One of the common misconceptions that people tend to have is that higher gain is better. This results in people blindly buying the highest dBi rating omnidirectional antennas they can get their hands on, and often not achieving the desired results. With respect to wireless security and auditing, this can mean having your wireless network spilling out into the streets as a potential target for an attacker, or in the case of wireless security auditing, not being able to pinpoint the location of a rogue AP or client.
So what is gain?
Imagine an ideal omnidirectional antenna (technically known as an isotropic antenna) as a reference. This antenna should theoretically emit radio waves evenly in all directions in the shape of a sphere. A real-world antenna doesn’t actually do that. Commercial whip type “omni” antennas tend to emit in a doughnut shape, with farther horizontal reach and limited vertical reach. Other types of antennas like the Yagi-Udas are more directional and typically have a forward-facing lobular reach with some smaller side lobes. Gain is simply the measure of directivity with respect to the reference of a perfect sphere multiplied by the efficiency of the antenna design. Of course, all the extra reach and directivity isn’t free due to the laws of physics where you can’t get energy out of nowhere, and a gain in one direction will always come at a sacrifice of another.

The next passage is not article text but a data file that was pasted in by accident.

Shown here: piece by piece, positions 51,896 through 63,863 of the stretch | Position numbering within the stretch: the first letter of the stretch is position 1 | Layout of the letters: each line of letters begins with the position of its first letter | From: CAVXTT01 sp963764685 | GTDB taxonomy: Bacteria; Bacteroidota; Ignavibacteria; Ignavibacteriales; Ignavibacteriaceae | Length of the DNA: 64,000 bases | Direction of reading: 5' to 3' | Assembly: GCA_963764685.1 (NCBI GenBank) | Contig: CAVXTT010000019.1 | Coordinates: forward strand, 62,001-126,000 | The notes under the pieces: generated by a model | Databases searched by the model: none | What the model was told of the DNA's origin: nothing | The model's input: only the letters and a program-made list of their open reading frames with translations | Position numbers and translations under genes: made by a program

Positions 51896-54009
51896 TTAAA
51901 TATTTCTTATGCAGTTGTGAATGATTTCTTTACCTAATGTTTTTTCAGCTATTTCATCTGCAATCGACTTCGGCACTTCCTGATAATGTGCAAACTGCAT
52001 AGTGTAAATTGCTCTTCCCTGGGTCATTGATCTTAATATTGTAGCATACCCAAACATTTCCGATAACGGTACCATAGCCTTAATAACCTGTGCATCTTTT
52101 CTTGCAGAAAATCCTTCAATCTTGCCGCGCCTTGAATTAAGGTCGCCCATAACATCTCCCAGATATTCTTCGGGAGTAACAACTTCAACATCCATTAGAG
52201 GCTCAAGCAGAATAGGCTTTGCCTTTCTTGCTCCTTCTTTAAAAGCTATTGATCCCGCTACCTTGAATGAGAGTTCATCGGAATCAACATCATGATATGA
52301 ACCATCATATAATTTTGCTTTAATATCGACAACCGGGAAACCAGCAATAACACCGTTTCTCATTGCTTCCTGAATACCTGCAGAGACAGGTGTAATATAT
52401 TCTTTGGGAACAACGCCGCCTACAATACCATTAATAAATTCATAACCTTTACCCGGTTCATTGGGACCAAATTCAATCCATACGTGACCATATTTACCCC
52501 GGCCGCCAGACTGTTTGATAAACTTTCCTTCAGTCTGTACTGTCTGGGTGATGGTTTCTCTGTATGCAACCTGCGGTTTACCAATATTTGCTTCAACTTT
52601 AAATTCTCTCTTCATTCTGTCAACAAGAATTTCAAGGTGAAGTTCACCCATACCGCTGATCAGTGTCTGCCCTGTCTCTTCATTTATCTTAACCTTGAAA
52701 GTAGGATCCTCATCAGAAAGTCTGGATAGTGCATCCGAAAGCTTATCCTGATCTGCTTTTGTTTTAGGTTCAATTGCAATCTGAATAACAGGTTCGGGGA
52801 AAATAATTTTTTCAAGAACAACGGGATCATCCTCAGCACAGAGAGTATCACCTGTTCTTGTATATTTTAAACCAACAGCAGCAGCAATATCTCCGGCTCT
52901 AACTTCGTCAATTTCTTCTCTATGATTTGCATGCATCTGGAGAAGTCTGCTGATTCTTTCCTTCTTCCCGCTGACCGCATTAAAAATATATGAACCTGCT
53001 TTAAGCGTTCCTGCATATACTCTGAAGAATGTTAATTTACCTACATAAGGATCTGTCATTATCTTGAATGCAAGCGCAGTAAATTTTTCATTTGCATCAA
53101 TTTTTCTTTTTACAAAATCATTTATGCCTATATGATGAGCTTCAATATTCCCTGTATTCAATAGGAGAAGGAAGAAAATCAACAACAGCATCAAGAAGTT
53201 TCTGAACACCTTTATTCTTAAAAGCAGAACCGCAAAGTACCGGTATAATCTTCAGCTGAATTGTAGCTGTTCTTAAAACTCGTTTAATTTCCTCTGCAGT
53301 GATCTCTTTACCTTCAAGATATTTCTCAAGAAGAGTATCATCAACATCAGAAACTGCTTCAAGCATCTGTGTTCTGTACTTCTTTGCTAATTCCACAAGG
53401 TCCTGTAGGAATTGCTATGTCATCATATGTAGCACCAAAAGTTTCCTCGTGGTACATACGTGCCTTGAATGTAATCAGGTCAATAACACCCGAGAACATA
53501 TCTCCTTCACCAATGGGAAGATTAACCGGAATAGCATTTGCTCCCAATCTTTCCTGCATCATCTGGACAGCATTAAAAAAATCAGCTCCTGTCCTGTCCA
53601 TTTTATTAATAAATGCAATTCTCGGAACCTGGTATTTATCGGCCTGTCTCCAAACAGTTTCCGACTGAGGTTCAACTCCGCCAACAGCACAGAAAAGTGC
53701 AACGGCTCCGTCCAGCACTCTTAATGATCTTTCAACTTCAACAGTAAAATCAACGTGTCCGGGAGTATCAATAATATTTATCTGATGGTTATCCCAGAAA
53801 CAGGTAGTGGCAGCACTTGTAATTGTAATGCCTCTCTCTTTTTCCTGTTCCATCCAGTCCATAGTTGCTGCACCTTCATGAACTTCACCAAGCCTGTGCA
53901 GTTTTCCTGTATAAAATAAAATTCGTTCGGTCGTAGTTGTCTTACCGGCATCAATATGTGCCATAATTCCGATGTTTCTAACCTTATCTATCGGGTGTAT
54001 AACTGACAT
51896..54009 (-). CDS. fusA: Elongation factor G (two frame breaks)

Luqman Haniff bin Omar.